tattletale.jpgSome of us parents frown down on tattletaling when our kids engage in it. But maybe we should be encouraging the practice if we want our children to go out and change the world.

Cases of whistleblowing in the workplace are rare, but they’re critical when it comes to helping derail bad behaviors among everyone from the rank and file to CEOs.

The big news today is fraud at a huge hospital chain called HCA that’s been accused of wrongdoing by some of its doctors who allegedly performed unnecessary lucrative heart tests on patients that put those patients in danger. And guess how we found out about this? A whistleblower!

This from a New York Times article today on a government inquiry into the matter:

In the summer of 2010, a troubling letter reached the chief ethics officer of the hospital giant HCA, written by a former nurse at one of the company’s hospitals in Florida. In a follow-up interview, the nurse said a doctor at the Lawnwood Regional Medical Center, in the small coastal city of Fort Pierce, had been performing heart procedures on patients who did not need them, putting their lives at risk.

“It bothered me,” the nurse, C. T. Tomlinson, said in a telephone interview. “I’m a registered nurse. I care about my patients.”

He cared. That’s often the motive for whistleblowers and not much else. Indeed, Tomlinson was fired in retaliation for what he did, according the the Times article.

The life of a whistleblower can be fraught with career ruin and agony, but still some brave individuals step up.

Recently, financial incentives were introduced to help motivate more people to do the right thing and mitigate the impact on a worker’s economic well being.

The new law providing monetary rewards for whistleblowers kicked in last year (in addition to scores of federal and states whistleblower protections put in place in recent years). There’s also a growing desire on the part of citizens to step up when they see wrongdoing following an economic downturn largely caused by malfeasance in corporate America. And there has been a beefing up of government enforcement to protect citizens who come forward with their accounts of misconduct from retaliation.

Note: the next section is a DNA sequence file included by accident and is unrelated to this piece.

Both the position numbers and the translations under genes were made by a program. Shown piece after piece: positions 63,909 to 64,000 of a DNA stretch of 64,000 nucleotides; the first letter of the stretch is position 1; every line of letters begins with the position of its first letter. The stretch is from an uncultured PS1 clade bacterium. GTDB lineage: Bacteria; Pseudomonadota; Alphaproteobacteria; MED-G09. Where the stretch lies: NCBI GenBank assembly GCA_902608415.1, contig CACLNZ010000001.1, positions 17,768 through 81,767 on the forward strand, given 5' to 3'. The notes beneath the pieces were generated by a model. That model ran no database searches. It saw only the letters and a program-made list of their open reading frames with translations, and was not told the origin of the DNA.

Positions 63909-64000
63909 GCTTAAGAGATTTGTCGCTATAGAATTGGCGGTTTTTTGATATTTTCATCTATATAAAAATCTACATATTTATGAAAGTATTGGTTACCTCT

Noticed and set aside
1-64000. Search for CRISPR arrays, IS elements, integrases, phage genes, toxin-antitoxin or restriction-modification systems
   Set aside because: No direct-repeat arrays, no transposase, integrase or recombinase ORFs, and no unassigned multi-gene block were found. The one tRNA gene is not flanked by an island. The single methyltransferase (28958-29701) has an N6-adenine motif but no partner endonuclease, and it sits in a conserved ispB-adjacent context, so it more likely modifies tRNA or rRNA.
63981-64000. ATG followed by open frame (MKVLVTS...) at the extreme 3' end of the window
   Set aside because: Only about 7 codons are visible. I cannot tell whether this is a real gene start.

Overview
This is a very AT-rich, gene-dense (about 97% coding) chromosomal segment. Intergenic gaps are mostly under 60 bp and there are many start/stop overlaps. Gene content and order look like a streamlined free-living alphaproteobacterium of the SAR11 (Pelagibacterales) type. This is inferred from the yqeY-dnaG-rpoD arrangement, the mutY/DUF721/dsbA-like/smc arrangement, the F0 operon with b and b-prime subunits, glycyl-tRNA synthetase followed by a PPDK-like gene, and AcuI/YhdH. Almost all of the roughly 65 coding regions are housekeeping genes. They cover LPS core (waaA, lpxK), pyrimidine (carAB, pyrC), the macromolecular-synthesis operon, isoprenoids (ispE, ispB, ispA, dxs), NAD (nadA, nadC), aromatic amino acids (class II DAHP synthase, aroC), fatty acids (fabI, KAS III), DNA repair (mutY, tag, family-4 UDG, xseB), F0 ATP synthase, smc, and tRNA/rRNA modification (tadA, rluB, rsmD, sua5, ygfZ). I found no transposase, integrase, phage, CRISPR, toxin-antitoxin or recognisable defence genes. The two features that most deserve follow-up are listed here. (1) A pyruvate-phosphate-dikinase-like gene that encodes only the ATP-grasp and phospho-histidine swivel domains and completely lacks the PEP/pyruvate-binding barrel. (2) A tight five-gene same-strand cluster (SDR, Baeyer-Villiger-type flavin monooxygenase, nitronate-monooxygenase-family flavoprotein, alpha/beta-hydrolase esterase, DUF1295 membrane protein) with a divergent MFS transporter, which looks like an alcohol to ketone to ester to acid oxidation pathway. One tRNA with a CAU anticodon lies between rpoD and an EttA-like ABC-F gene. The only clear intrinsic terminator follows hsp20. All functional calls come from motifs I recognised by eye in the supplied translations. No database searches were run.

The Dodd-Frank financial reform law created more incentives, including a whistleblower reward that went into effect in August of last year, for employees to step forward, something that’s very difficult for them to do because they can lose their jobs as a result, and many have. The legislation actually calls for financial incentives of up to 30 percent of funds recovered for information employees give regulators that leads to prosecution of securities fraud. (Click here for information from the U.S. Securities and Exchange Commission on how the bounty works.)

Such incentives may further encourage people to step forward. But it’s not just about the money.

Since 2005, there’s been a spike in whistleblower cases filed with the federal government, according to the Department of Labor’s Occupational Safety and Health Administration, or OSHA. And one of the biggest labor law firms in the country, representing employers, has experienced such a big increase in worker snitching that it has created a special whistleblower practice to handle the extra workload.

rapp.jpg“Any uptick is a good sign,” said Geoffrey Rapp, the Harold A. Anderson Professor of Law and Values at the University of Toledo’s College of Law, about an increase in whistleblower charges. “The goal here is to get information about fraud before it becomes so serious, as in the collapse of [Bernard] Madoff and Enron, where the whole company falls apart, or the economy falls apart.”

It’s a trend that labor and shareholder advocates applaud, but corporations dread, and it’s intensified in recent months for a host of reasons, according to legal experts.

OSHA, which administers a host of whistleblower protections under 21 different laws, including not only labor safety laws, but also those under Sarbanes-Oxley Act and the Consumer Financial Protection Act, has seen a jump in whistleblower charges, reaching 2,339 through Sept. 14 of this year, compared to a total of 2,319 for all of 2010, and 2,158 in 2009.

It’s probably a drop in the bucket when it comes to what many workers witness out there, but at least more individuals are stepping up.

Maybe it’s time to reassess the values we teach our children when it comes to disclosing bad behavior they see. And to be clear to my daughter who will probably read this post, I’m not talking about telling on your brother every time he forgets to flush the toilet.

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